Local aviation aerial photographer Paul Bowen selected for Hall of Fame

Courtesy photo

Courtesy photo

Wichita-based aerial photographer Paul Bowen, has been selected as a 2013 inductee into the San Diego Air & Space Museum’s Hall of Fame.

Bowen, whose work has been showcased on more than 1,000 magazine covers and in countless ads, is one of nine honorees.

He joins the “Miracle on the Hudson” crew of US Airways Flight 1549; Red Bull Stratos Project/High Altitude Jumpers with Felix Baumgartner; the crew of Apollo 16; NASA’s Mission Control; WWII Navy Ace Dean “Diz” Laird; American Airlines retired chairman and CEO Bob Crandall; the National Business Aviation Association (NBAA); and WWII triple ace and test pilot  C. E. “Bud” Anderson.

“I am really humbled by this,” Bowen said. “We’re kind of besides ourselves.”

The Hall of Fame recognizes the accomplishments of famed air and space pioneers.

“They are some of the world’s most significant aviation pilots, crew members, visionaries, inventors, aerospace engineers, businessmen, designers, spokesmen and space pioneers,”  the museum said.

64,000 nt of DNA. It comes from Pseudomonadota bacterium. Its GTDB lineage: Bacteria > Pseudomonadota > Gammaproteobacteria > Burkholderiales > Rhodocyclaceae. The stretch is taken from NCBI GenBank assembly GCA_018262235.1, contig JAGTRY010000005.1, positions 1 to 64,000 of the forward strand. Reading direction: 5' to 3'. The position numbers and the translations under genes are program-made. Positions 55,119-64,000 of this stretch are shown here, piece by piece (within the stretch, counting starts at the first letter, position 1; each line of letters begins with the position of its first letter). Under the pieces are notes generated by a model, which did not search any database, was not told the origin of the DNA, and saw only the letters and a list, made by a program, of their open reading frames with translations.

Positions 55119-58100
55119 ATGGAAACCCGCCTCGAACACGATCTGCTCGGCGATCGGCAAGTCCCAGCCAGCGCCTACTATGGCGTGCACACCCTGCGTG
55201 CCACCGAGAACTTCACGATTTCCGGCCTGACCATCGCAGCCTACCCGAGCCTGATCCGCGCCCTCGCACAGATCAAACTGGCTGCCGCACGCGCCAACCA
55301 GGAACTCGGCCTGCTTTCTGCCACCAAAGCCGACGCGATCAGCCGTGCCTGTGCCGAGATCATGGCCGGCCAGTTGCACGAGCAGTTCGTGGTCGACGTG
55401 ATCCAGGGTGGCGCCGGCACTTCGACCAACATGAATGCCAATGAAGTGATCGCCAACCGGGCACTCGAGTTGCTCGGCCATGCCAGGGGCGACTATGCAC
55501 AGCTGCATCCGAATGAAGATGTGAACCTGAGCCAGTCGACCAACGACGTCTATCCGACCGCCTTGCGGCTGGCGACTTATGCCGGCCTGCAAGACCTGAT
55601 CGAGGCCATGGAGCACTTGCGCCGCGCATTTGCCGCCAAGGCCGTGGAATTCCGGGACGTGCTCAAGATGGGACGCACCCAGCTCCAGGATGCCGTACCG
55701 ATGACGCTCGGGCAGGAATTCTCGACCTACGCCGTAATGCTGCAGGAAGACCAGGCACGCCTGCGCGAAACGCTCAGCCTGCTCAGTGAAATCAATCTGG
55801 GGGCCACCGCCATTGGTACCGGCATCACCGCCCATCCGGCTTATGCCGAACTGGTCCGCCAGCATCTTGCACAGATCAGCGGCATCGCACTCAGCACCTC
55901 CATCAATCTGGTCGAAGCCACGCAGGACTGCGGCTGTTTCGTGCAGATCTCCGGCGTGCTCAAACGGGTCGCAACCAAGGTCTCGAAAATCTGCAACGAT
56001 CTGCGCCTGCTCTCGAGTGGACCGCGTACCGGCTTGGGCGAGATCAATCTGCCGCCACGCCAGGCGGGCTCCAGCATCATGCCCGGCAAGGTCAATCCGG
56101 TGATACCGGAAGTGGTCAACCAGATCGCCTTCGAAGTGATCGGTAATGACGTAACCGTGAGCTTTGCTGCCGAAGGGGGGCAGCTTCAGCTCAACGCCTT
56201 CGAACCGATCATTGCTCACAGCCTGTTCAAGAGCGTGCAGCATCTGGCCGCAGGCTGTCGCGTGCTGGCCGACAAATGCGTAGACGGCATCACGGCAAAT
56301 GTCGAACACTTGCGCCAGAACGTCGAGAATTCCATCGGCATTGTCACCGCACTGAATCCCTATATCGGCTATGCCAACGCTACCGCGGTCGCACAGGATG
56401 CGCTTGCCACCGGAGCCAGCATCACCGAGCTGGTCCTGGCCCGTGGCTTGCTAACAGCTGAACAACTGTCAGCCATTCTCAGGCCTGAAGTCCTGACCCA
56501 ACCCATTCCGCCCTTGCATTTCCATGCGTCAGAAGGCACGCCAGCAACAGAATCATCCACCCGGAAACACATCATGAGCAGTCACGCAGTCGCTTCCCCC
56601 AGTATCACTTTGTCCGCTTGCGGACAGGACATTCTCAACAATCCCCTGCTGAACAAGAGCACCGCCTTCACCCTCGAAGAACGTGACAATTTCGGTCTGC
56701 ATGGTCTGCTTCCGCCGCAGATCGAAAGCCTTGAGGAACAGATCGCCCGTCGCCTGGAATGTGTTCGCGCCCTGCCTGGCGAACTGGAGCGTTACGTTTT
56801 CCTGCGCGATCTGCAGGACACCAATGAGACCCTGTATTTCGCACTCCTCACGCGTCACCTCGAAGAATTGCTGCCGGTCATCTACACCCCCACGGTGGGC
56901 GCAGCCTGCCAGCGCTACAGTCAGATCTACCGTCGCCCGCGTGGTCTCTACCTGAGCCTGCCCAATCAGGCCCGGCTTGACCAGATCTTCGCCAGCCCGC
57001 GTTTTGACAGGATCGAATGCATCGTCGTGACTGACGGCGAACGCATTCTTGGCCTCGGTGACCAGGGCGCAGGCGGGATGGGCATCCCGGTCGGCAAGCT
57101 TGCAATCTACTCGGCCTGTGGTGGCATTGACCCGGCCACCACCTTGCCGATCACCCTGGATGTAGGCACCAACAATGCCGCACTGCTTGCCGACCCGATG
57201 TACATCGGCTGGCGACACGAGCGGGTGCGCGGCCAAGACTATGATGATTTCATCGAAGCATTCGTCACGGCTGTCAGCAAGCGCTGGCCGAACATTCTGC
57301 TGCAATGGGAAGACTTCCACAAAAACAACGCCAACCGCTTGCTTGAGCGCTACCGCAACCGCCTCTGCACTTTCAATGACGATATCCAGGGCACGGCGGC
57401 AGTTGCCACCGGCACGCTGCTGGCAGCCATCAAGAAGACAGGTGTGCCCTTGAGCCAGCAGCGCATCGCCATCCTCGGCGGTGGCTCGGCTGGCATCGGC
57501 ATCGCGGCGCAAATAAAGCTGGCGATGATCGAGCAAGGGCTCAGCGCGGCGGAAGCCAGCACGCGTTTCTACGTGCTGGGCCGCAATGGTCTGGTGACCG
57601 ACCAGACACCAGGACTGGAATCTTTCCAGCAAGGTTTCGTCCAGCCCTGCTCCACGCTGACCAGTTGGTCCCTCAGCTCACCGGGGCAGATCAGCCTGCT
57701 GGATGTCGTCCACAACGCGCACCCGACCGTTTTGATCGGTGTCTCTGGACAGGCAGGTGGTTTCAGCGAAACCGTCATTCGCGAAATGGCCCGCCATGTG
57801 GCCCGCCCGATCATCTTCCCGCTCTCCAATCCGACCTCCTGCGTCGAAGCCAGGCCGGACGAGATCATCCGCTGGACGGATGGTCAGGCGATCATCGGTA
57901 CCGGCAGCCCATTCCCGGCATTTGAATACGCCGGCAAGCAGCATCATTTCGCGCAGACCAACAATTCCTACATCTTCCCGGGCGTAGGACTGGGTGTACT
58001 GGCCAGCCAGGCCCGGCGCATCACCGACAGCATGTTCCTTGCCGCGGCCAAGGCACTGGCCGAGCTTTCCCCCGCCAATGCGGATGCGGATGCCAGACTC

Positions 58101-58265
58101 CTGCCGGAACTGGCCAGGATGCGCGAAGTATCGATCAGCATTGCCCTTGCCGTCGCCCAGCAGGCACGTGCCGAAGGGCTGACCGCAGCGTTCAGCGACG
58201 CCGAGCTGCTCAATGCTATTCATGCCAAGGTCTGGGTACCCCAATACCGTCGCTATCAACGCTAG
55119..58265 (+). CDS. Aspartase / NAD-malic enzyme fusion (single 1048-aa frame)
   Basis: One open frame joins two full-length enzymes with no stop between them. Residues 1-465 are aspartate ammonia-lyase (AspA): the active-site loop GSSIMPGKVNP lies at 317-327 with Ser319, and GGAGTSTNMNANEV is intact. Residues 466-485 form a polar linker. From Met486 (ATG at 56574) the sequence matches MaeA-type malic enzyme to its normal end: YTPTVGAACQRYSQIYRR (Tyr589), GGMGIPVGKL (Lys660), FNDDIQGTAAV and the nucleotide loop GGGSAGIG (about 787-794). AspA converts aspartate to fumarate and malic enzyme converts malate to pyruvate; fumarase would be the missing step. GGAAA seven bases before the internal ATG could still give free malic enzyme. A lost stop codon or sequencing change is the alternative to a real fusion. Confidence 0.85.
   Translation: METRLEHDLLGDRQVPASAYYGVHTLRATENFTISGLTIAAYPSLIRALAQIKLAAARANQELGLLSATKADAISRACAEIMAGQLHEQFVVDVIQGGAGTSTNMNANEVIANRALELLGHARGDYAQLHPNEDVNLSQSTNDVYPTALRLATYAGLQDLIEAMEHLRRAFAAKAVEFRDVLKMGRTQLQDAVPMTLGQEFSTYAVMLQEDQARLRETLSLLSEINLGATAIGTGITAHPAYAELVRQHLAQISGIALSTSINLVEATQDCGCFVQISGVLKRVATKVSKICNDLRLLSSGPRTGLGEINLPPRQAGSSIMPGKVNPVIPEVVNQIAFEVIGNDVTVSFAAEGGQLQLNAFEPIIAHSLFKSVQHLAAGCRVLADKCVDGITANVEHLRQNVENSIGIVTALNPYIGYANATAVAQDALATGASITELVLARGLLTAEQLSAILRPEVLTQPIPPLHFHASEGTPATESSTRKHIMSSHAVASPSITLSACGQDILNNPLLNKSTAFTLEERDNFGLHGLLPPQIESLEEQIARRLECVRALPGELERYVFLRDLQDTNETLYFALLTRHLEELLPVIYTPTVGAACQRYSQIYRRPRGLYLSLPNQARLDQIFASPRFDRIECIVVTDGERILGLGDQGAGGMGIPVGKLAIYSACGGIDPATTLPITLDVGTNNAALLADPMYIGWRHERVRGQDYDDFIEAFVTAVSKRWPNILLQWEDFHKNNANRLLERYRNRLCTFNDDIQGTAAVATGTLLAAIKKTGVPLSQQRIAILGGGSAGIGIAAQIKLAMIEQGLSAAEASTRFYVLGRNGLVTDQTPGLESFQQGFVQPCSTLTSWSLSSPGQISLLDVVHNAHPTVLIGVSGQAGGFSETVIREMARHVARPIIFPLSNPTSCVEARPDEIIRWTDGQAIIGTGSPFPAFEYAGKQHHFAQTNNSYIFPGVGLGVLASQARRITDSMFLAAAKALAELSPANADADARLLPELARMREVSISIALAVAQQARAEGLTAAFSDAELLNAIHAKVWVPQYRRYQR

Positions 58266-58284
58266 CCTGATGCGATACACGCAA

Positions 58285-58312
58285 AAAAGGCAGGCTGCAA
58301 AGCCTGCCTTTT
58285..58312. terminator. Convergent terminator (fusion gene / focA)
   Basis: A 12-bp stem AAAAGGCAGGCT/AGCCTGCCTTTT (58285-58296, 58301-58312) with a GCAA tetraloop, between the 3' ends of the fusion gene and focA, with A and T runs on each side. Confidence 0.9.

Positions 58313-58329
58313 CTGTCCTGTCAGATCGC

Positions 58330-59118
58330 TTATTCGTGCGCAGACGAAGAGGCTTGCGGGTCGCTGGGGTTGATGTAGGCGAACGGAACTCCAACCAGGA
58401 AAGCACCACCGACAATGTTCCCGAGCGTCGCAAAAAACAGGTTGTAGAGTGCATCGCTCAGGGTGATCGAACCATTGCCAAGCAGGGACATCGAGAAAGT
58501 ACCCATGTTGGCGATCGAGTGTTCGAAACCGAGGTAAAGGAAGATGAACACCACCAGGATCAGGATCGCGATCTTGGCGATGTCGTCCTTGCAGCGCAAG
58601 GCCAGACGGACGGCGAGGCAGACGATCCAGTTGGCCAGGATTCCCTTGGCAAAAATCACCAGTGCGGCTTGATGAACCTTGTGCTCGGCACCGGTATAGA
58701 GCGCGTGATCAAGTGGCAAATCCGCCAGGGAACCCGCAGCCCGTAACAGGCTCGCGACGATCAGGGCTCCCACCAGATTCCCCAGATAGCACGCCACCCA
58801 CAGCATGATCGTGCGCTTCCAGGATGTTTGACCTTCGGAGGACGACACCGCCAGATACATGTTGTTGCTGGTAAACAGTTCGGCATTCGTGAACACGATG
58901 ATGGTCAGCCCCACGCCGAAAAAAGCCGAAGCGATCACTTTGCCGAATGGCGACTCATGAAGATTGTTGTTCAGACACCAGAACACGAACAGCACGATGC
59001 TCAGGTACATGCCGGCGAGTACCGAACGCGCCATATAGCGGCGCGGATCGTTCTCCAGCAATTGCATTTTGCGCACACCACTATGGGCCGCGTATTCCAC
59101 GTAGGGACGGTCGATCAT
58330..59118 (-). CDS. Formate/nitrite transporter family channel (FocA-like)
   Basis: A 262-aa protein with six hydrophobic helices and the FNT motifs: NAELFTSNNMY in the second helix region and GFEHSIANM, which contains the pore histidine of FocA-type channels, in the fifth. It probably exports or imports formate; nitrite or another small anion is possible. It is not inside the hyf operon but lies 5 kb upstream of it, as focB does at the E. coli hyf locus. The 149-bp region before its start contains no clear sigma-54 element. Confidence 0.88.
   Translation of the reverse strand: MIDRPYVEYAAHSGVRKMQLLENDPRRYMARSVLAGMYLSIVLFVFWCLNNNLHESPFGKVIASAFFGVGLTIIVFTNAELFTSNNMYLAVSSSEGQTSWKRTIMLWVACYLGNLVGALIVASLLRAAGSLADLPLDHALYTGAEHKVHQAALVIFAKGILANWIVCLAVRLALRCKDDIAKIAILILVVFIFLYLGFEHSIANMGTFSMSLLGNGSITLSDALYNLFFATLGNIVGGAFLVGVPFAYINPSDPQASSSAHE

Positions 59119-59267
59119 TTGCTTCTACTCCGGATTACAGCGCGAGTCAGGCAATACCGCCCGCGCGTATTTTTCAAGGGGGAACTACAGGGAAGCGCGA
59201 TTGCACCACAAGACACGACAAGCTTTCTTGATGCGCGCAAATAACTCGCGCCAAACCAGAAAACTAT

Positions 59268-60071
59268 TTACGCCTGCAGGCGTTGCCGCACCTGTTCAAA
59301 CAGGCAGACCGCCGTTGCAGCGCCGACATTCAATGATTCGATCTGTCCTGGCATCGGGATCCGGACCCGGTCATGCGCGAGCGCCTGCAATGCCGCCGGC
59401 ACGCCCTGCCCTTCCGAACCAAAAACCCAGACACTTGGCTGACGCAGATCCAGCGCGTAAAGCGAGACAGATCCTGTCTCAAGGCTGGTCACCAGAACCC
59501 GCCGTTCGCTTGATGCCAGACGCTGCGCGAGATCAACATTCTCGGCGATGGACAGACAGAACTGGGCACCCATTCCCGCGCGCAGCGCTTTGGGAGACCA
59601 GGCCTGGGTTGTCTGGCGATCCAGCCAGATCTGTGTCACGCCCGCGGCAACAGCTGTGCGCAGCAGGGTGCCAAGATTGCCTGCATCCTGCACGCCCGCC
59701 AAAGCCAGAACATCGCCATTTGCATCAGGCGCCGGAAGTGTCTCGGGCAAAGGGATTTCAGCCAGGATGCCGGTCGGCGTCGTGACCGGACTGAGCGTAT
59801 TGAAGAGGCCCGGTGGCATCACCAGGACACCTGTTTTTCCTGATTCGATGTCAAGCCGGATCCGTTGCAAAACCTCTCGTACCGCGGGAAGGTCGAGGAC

The inductees will be honored at a Legends of Flight celebration in San Diego on Nov. 16.

Courtesy photo

Here’s what the museum had to say about Bowen:

“Most often perched in the open tail-gunner’s position of a World War II era B-25 bomber, internationally renowned aerial photographer Paul Bowen has been capturing the elegance and essence of commercial airplanes for more than 40 years. His stunning images have graced more than 1,000 magazine covers and countless advertisements, and prominent corporate aircraft companies rely upon his unmatched technique to showcase their latest and greatest. The consummate professional, Bowen often finds his best shots while flying at 200 miles per hour in below-freezing temperatures just before dawn. Most often perched in the open tail-gunner’s position of a World War II era B-25 bomber, internationally renowned aerial photographer Paul Bowen has been capturing the elegance and essence of commercial airplanes for more than 40 years.”